Many know the sad story Thick-Billed Parrotof the extinction of the USA’s only native breeding parrot, the Carolina Parakeet, Conuropsis carolinensis.  The last known specimen of this species died in 1918, in the Cincinnati Zoo.  However, a spectacular, pigeon-sized parrot once frequented the mountains of southern Arizona and New Mexico, gorging on pine cones before migrating south to breed.

Last observed in the USA around 1935, the Thick-Billed Parrot ranged from Mexico to Venezuela, but is now largely confined to the Sierra Madre Occidental Mountains in northern Mexico.  Brilliant green with a bright red forehead and wing curve, Thick-Billed Parrots dwell at elevations up to 11,500 feet above sea level, and often forage in snow-covered trees.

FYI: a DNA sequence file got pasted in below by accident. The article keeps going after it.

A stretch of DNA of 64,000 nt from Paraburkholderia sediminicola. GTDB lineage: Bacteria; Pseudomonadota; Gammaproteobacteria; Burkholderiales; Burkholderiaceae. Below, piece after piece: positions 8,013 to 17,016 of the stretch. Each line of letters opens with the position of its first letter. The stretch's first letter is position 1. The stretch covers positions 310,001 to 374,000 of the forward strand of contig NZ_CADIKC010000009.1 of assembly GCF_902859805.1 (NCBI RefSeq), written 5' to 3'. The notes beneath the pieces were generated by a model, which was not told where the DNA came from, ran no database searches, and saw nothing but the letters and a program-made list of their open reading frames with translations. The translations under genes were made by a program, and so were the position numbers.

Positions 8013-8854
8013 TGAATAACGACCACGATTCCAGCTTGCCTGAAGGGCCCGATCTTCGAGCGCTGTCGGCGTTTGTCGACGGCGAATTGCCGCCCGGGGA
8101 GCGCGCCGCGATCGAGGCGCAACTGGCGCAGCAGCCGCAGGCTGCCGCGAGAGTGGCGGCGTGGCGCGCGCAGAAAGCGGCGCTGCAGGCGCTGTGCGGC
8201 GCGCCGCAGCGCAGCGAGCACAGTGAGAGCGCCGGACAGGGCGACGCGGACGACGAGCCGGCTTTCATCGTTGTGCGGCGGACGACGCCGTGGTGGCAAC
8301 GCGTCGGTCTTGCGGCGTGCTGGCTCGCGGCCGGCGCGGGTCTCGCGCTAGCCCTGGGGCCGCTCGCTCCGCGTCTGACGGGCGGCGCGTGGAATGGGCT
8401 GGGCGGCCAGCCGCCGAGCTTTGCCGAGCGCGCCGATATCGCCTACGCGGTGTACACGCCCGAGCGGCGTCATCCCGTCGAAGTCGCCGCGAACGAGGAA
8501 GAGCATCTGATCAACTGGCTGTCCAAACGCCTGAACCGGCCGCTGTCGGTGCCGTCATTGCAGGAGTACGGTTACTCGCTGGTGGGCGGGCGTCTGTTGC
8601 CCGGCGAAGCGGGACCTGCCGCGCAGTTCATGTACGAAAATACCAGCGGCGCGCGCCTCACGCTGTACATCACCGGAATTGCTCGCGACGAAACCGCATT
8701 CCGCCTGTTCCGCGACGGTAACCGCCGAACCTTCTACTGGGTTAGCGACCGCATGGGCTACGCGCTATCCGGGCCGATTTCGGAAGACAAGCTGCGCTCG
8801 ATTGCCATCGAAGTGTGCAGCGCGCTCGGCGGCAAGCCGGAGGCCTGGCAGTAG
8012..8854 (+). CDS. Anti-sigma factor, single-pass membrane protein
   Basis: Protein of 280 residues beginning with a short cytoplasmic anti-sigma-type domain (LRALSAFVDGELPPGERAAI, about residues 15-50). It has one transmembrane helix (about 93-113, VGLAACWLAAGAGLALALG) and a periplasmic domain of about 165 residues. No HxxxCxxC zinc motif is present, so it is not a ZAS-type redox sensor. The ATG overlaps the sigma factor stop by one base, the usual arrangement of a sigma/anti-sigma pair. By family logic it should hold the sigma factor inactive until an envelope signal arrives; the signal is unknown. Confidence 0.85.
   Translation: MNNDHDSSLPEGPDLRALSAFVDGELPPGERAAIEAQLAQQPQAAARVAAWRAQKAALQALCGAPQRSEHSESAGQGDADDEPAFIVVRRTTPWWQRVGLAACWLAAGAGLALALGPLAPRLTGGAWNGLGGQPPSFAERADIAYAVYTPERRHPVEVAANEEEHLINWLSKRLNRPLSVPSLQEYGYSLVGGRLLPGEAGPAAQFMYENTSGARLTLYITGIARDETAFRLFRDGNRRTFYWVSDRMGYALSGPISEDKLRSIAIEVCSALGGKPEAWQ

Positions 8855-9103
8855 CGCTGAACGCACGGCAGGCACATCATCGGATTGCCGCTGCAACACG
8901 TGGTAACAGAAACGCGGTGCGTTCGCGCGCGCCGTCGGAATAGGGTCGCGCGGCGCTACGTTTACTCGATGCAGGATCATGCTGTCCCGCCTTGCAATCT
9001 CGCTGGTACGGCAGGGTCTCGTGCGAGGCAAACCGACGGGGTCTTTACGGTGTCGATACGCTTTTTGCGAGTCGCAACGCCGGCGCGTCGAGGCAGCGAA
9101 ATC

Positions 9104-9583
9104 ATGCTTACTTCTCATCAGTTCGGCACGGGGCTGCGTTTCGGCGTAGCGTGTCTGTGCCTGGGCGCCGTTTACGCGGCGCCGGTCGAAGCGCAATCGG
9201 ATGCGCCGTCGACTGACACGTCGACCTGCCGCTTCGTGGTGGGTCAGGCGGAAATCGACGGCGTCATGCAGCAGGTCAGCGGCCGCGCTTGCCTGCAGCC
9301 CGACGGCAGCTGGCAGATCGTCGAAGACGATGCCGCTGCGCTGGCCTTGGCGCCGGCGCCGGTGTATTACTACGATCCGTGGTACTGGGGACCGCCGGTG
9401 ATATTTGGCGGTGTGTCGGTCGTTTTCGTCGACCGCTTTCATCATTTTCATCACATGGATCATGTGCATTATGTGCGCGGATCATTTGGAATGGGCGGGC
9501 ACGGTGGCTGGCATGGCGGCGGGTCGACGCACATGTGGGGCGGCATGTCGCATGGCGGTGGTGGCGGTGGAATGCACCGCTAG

Pine tree seeds are their main food – so much so that breeding is timed to their availability – and it is for this resource that flocks of over 1,000 foraged for several months each year in our southwestern mountain ranges.  Journal entries of naturalists of the time reflect the shock experienced upon encountering a thousand large, gaudy “tropical-looking” parrots in the snows high in the mountains of Arizona.  Thick-Billed Parrots also rely heavily upon acorns, and take other seeds, fruits, vegetables and insects as well.

Now drastically reduced in numbers, Thick-Billed Parrots are the subject of a zoo-based Species Survival Plan – a cooperative breeding effort seeking to ensure their survival, and are kept in private aviculture as well.  NYC’s Queens Zoo has a nice group in a large, outdoor exhibit – their raucous calls and constant activity render them among the most popular of exhibits.

The USA, especially Florida, is now home to a number of introduced parrot species, many of which breed here (please see my article on Monk Parrots).

You can read about conservation efforts for wild Thick-Billed Parrots in Mexico at:

Image referenced from one taken by LTshears in Wikipedia Commons.